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Hybrid Pianos to drive industry growth in 2020 forward?
#2982244 05/21/20 02:50 PM
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I was surfing around and came across this abstract, to which the full report is sadly locked behind a paywall:

https://www.businesswire.com/news/h...ecovery-Analysis--Piano-Market-2020-2024

A couple of the teasers/takeaways:

-piano market and it is poised to grow by USD 267.33 million during 2020-2024

-the demand of hybrid pianos (undefined) will offer immense growth opportunities.

-coverage of vendors: CASIO COMPUTER CO. LTD., FAZIOLI PIANOFORTI SPA, Gibson Brands (they make pianos?) Grotrian, Korg Inc. Mason & Hamlin Piano Co., PETROF Spol s.r.o., Roland Corp., Steingraeber & Söhne KG, Yamaha Corp.

I don't suppose anyone here has seen the full report?


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Re: Hybrid Pianos to drive industry growth in 2020 forward?
Gombessa #2982248 05/21/20 02:56 PM
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So Kawai isn't slated to be a major player for 2020 onwards?

Re: Hybrid Pianos to drive industry growth in 2020 forward?
Gombessa #2982260 05/21/20 03:19 PM
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Gibson owns or at least owned Baldwin— not sure of the current status.

Re: Hybrid Pianos to drive industry growth in 2020 forward?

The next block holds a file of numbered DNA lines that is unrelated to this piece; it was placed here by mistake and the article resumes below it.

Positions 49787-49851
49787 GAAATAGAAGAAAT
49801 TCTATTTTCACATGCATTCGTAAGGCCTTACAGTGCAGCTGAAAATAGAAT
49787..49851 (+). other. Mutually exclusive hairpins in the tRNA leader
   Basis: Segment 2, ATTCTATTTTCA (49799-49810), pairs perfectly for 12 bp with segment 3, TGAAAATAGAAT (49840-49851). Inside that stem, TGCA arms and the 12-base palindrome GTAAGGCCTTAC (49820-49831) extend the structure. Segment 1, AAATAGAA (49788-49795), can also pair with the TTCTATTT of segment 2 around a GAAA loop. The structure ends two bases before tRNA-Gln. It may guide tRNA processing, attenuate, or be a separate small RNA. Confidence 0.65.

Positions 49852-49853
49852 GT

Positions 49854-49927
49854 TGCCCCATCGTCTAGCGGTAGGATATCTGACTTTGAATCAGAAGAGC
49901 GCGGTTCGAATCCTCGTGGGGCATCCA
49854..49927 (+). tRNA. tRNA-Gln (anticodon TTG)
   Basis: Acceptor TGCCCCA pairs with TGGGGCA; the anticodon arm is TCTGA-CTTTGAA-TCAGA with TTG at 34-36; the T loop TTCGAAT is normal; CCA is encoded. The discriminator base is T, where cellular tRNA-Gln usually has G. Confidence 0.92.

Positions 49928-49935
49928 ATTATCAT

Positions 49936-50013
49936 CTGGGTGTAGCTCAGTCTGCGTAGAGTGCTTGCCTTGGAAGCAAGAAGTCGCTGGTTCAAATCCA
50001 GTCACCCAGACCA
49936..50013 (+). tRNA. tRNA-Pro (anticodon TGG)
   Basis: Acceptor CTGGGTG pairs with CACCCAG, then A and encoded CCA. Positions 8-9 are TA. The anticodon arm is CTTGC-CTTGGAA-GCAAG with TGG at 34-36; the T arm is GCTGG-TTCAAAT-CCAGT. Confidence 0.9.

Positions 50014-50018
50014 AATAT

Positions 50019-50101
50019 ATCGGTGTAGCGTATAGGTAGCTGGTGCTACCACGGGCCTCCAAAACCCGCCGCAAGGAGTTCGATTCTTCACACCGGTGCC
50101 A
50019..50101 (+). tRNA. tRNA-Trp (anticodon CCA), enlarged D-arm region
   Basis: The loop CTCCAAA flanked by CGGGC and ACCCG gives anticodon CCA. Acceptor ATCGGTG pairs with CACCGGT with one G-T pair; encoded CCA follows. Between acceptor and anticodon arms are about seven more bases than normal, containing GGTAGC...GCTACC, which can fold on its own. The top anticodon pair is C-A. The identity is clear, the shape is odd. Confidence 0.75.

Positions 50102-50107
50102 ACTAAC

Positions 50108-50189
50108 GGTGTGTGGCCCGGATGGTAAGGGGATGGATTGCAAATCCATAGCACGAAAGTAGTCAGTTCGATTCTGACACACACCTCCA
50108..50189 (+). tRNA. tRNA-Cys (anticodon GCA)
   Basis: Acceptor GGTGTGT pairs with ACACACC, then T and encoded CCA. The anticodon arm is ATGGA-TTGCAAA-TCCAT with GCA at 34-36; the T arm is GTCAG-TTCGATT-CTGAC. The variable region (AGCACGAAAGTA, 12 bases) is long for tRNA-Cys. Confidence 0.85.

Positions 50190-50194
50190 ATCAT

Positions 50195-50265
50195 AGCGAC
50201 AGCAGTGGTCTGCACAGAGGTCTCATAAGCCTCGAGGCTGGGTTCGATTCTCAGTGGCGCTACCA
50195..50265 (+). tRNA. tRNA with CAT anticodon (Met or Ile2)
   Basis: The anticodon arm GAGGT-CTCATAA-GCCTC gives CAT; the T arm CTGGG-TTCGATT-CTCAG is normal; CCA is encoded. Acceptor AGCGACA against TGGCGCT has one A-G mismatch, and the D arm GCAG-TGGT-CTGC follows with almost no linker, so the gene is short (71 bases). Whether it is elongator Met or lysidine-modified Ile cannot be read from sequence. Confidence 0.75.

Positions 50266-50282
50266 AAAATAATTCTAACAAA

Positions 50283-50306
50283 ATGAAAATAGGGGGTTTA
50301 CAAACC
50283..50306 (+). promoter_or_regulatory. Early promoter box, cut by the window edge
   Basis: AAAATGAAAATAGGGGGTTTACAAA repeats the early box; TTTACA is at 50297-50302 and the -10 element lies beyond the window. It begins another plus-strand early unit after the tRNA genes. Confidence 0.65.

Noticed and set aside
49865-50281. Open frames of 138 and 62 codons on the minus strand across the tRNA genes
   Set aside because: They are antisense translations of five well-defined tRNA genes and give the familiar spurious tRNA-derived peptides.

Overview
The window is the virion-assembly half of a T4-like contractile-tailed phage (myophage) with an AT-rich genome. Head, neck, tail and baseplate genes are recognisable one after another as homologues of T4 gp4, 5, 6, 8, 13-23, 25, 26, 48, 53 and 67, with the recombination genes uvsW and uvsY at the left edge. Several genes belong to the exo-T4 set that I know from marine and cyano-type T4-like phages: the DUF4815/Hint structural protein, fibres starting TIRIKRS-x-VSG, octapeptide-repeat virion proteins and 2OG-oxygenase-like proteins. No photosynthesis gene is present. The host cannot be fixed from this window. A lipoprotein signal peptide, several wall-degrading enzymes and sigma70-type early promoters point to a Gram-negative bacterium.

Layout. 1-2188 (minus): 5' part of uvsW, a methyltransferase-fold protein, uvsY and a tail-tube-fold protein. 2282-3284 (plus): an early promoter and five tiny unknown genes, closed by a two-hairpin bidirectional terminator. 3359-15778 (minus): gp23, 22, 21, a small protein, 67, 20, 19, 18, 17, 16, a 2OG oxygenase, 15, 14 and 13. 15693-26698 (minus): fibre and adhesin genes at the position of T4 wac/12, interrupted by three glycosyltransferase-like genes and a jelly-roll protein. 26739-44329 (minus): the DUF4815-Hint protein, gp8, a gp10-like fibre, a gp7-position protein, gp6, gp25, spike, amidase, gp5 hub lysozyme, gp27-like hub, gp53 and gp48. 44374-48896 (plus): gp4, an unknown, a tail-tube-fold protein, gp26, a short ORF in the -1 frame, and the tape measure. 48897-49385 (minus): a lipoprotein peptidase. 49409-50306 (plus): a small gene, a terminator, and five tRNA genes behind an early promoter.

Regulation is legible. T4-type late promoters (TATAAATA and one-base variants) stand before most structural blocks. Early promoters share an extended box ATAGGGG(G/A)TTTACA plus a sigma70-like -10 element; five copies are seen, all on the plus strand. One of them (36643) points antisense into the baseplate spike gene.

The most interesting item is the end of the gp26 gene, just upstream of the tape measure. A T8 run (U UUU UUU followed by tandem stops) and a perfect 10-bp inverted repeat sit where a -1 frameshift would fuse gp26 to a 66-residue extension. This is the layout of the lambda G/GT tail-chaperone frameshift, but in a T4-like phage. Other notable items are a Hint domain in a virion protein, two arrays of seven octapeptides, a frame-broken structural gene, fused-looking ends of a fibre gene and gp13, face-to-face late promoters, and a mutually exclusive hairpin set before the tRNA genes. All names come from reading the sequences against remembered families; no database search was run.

Gombessa #2982263 05/21/20 03:23 PM
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The free sample of the report has many pages blurred, some with text omitted (remplaced by « sample text ») and the full version is $2500 (Yes no zero added). No need to gives its mail address (hope they will not add spam).

No Kawai is strange... for $2500 we could expect a more complete study.


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Re: Hybrid Pianos to drive industry growth in 2020 forward?
Gombessa #2982267 05/21/20 03:33 PM
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At this rather special moment in time, what I'm hearing from industry folks is that there's a lot of interest in piano playing. However, most people don't have much discretionary income right now, so the interest is primarily in the low cost options for each segment of the piano market. Hybrids definitely aren't that. The "coverage of vendors" list as you stated it seems oddly selective. Sweelinck-- yes, Gibson owns Baldwin.